It smells just like vinigar. I think all silicones have this smell. Usually after 24-36 hours or so, when it fully cures, the smell will go away. If you can still smell it, wait a little longer. Might even want to wait a few more days after the smell is gone, just to be on the safe side.
I got ge silicone bath and sink from home depot in the paint section and i have used this before and I have had no problem. It does smell like vineger(ALOT ), dont get that stuff on you because it stays for about a week(it has to wear off, nothing gets it off)
Silicone I gives off acetic acid while curing. This is the vinegar smell. A friend of mine worked in Axelrod's aquarium building company many years ago and still has problems from the damage it did to his sinuses and lungs. Your body gives you no warning of the dangers of breathing in acid vapor. The hazard of smelling this stuff prompted the development of Silicone II which instead gives off ammonia. Your body knows about ammonia. II has about 80% of the strength of the original formulation, plenty for building a tank. Once the II is completely cured, it no longer gives off ammonia, but until then it is not safe with fish. If you do all your assembly and curing in a separate place from your fish, there should be no problem. However the company is off the hook with their disclaimer. I always use the original stuff but make sure have ventilation in the area, and a fan blowing fresh air right at my work site.
Someone mentioned bath and tub caulk. That contains a mildewcide which will leach out into the water affecting fish and plants. The most common mildewcide used in this product is arsenic, a slow acting cumulative poison.
Okay, so I need to know what the difference is between the silicones. I bought the GE silicone II - gutter and flashing. Is there a difference between this and the kitchen & bath version? I am putting rock onto pvc for caves in my aquarium.
Please let me know if there is a difference. I haven't finished this project and would like to know if I can continue.
Yes there is a difference the bathroom,kitchen,silicone most times they
have fungicide in them and are toxic to fish
that is why you want to find the one I reccommended it is food safe and says so on the label. I t also is clear with no additive for coloring..there is a silicone which is black and safe to use it has the same cartridge number as the clear i posted...
KMbrush, the Silicone II gives off ammonia while curing, so use it and cure it in a spot far away from all fish tanks. It does not contain arsenic or any other mildewcides. It is not as strong as original silicone but safer for you to use since breathing the acetic acid fumes from the original formulation is harzardous. Even the stronger formulation does not stick well to plastic pipe and many rocks. You could try Oatey brand all purpose cement instead. You can score the rocks and put some cement there to dry out before assembling the whole thing. http://www.cornerhardware.com/item_2637 ... 6-oz-.html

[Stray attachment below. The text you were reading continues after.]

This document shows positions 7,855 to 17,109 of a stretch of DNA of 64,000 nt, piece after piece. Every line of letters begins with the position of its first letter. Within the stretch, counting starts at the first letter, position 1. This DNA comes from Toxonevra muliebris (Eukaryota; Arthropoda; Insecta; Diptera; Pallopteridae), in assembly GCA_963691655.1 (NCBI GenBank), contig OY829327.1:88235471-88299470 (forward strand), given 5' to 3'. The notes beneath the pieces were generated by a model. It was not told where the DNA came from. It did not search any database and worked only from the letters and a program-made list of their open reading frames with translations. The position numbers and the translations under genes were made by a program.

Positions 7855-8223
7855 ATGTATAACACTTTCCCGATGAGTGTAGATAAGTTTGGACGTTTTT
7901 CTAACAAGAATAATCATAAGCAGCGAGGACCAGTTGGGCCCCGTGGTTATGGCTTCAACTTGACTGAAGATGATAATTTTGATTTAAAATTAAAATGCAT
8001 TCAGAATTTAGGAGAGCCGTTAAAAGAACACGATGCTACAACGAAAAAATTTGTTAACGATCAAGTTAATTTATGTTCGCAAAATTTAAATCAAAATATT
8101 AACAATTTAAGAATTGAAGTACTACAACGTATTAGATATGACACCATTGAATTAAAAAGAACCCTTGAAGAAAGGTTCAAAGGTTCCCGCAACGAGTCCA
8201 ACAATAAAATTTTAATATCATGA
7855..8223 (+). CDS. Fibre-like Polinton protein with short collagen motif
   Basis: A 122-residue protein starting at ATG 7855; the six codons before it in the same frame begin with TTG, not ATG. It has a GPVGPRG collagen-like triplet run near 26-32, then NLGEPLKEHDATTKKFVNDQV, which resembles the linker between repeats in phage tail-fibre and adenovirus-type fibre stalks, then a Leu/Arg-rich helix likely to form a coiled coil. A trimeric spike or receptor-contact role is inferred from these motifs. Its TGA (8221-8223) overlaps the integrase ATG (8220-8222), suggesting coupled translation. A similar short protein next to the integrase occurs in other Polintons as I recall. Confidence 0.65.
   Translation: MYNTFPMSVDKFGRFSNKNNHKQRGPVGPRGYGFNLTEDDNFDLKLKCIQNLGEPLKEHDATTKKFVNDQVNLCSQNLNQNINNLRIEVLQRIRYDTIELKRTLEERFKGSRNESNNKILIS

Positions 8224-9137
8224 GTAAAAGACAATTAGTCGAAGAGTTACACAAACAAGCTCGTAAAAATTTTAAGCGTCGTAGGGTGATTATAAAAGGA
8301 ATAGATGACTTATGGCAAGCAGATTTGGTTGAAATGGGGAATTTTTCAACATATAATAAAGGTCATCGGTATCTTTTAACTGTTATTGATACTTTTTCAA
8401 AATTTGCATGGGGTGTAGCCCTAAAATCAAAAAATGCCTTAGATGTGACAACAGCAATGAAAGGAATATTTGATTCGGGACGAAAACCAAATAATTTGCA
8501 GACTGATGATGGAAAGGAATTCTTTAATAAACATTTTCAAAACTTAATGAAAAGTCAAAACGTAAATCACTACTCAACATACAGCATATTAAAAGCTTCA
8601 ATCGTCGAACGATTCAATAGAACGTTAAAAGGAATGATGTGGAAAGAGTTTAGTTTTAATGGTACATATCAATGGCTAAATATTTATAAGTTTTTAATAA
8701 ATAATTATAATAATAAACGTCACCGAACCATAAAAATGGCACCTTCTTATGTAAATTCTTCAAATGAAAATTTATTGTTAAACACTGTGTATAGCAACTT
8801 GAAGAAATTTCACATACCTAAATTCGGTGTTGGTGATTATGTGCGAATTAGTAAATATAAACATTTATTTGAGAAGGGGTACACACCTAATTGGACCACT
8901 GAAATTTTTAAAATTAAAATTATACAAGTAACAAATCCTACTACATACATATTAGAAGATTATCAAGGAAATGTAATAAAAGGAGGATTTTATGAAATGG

I spoke to Tom at GlassCages.com and he said that they DO sell 10.4oz tubes of aquarium silicone, though it is not listed on their web site. Price is $6.00 each. All you have to do is pay shipping (varies, depending on where you live). I ordered 4 tubes today to secure my foam background (when I get it finished) and to have some extra in case I need it. IMO, it is worthwhile because I KNOW this is the correct stuff and the price premium is only about $1-2.
Tell him I sent you.
PS. I have no financial interest in GlassCages.com and I am not receiving any type of compensation for this. I DID buy a 115g tank from them about three weeks ago.
A lot of questions in this post, Yet they all seem to revolve around a common thread. What type of silicon to use in a aquarium. Obviously, anyone that is list for aquriums will work. They are expensive compared to other ones though. Stay away from kitchen/bath, they have a fungisided to kill molds, and mildew. I use the least expensive 100% clear silcon I can find. This must cure for at least 48, before having water put in the tank, I also rinse the joints first, with water, then drain, and let dry over night. I have never had a lost fish from this method. If you are building the tank, and not just repairing a leaky one, it is more in how the joint is filled with the silcon then with anything else.
Ever tried gluing rocks together with silicon? I have. It sucked. Not to be confused with stuck, which it didn't.
Alas, there is another choice.
There is a foam product similar to that used to fill/insulate cavities in walls etc that you can find in the water garden section of most builder supply stores like Lowe's or Home Depot. It is primarily designed for pond water fall construction, comes in black, and is listed as fish safe. Costs about $14 a can, American.